All magnetic storage works similarly. The write heads align fields of magnetic particles on the surface. The polarity of the field of particles will depend on whether a one or zero is being recorded. Then when the read head passes over that area, it registers a one or zero depending on the polarity of the area.
One of the first types of magnetic storage was that of the tape. This uses magnetically coated ribbon, wrapped around two reels. There are two common forms of Magnetic Tape. Either reel-to-reel or cartridge. The cartridge type is pictured here, and usually has several hundred feet of magnetic tape, and is most often used in personal computers. A reel-to-reel system is much larger, maybe several thousand feet of tape, and is on large spools. They are usually used on large mainframes. You may recall seeing pictures of refrigerator sized computers with silver and black reels on the front, with a black ribbon extending between the two reels.. Those are tape drives, albeit large ones.
A tape drive is basically like a cassette tape player/recorder. It has two heads: one read, one write. As the tape passes the head, the data is read or written, as the case may be.
Tapes have the advantage of being inexpensive, and rather reliable. But they are slow, because they are sequential access devices. This means you must advance or rewind the tape to the position where the requested data starts, much as you must advance and rewind a cassette tape to locate a song. Tapes are also slow due to the nature of the media. While data transfer can be increased by increasing the speed of the tape, this can lead to two problems. One, the heads are more likely to miswrite due to not having enough time to align the polarities of the magnetic particles, or may misread due to the tape not being under the head long enough. The other problem has to due with the durability of the tape media itself: The faster the tape is started, pulled, and stopped, the more it will stretch. If the tape stretches too much, then it will render it unusable for data storage, and data loss may result.
The first hard drive came about in 1956. It was invented by IBM (who else?) and could store an amazing (for its time) 5 million characters. That is about five megabytes. To put that in perspective, the average new computer today comes with a 20 gigabyte hard drive. One megabyte is about 1/1000 of a gigabyte. IBM called their machine RAMAC, or Random Access Method of Accounting and Control. Random access was important: no longer did you have to wait until the tape was positioned correctly, a process that could take several minutes, but instead, you could access the data immediately regardless of where it was located on the hard drive. RAMAC used 24 inch aluminum platters. Fifty of them. Each platter was coated with magnetic iron oxide (oddly enough, derived from the primer used to paint the San Francisco Golden Gate Bridge). This machine weighed almost a ton, and was the size of two refrigerators. Assuming the machine used both sides of the platters, this would give a data density of about 90,000 bits/in2. Compare this to current hard drives which have densities of 30 million bits/in2 or more. Hard dives have obtained their smaller size simply through miniaturization. Notes Tom H. Porter, chief technology officer at California based Seagate Technology's Minneapolis office, Smaller heads, thinner disks, smaller fly heights [the distance between head and platter]: everything has been about scaling," (Scientific American).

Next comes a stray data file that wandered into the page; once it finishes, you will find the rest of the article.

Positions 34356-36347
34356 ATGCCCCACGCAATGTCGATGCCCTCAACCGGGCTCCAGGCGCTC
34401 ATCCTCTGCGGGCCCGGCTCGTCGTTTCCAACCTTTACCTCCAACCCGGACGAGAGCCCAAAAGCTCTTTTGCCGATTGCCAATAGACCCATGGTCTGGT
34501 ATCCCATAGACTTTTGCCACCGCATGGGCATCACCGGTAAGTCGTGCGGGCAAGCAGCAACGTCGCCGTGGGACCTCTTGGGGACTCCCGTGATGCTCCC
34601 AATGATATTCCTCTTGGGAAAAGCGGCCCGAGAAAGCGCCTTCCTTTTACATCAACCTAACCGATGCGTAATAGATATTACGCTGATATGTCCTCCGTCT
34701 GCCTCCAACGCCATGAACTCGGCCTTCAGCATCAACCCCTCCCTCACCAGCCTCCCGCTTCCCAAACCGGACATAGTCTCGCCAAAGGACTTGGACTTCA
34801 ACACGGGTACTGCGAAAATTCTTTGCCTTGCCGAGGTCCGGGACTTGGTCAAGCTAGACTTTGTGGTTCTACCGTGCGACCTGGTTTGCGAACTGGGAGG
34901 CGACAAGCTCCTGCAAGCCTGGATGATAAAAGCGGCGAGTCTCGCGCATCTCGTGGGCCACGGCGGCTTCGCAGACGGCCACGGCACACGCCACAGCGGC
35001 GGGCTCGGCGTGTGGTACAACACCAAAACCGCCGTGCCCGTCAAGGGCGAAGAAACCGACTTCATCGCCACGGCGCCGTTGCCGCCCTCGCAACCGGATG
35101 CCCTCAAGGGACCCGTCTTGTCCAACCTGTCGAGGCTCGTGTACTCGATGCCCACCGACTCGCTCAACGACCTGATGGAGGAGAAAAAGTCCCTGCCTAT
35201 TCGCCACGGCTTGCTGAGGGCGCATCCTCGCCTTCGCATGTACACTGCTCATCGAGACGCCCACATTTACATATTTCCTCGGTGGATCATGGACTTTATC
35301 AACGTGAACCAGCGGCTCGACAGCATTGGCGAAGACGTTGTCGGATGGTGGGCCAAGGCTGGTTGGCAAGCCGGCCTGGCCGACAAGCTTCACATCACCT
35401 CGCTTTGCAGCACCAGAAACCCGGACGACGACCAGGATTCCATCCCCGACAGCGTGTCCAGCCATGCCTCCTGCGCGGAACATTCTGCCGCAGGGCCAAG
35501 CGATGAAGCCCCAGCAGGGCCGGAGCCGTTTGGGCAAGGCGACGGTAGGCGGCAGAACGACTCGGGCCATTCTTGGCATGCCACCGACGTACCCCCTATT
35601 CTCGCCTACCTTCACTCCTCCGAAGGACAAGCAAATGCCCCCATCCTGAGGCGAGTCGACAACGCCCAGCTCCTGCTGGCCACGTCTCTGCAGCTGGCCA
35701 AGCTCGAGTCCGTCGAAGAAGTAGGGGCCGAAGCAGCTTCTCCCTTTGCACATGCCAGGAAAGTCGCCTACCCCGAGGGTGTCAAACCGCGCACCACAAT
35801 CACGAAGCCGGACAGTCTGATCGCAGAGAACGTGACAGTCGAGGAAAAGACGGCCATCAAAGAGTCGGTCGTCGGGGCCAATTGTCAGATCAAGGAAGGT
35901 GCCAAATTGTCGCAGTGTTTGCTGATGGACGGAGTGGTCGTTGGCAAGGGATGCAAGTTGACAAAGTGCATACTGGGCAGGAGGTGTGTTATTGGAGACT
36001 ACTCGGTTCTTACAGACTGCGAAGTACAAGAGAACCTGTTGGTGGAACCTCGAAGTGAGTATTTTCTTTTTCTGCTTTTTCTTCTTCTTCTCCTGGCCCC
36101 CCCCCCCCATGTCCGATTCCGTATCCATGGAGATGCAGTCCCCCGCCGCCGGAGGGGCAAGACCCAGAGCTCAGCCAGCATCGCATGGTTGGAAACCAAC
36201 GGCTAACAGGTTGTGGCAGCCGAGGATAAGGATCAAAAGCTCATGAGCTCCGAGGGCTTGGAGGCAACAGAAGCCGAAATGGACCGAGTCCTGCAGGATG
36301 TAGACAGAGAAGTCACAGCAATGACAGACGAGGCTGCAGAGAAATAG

How a Hard Drive Works
As can be seen from the figure, the heads of the hard drive move across the disk, being actuated by the arm to which they are attached.
A hard drive will often have an "access time" listed in it's specifications. This is the time between first command and when the data can finally be sent back to the computer. Access time is broken down further into "seek time," and "settling time." Seek time is how long it takes for the heads to arrive in the general vicinity of the requested data. The settling time is how long it takes for the heads to be still enough to read (or write) the data under the head. To minimize settling time, it requires careful computation of the momentum the head/weight system will posses, as well as it's angular velocity, how much power will be required to bring it to a stop, and when the application of that power should start. The hard drive could start to slow its heads when they are right over the data, but that would over shoot the location. The application of torque in the opposite direction of motion must begin as the heads approach the location, so it can bring itself to a clean stop right above the data. The better these computations are, the better the settling time is, and the better the access time.
Sometimes, portable storage of large amounts of data is needed. Which brings us to optical storage...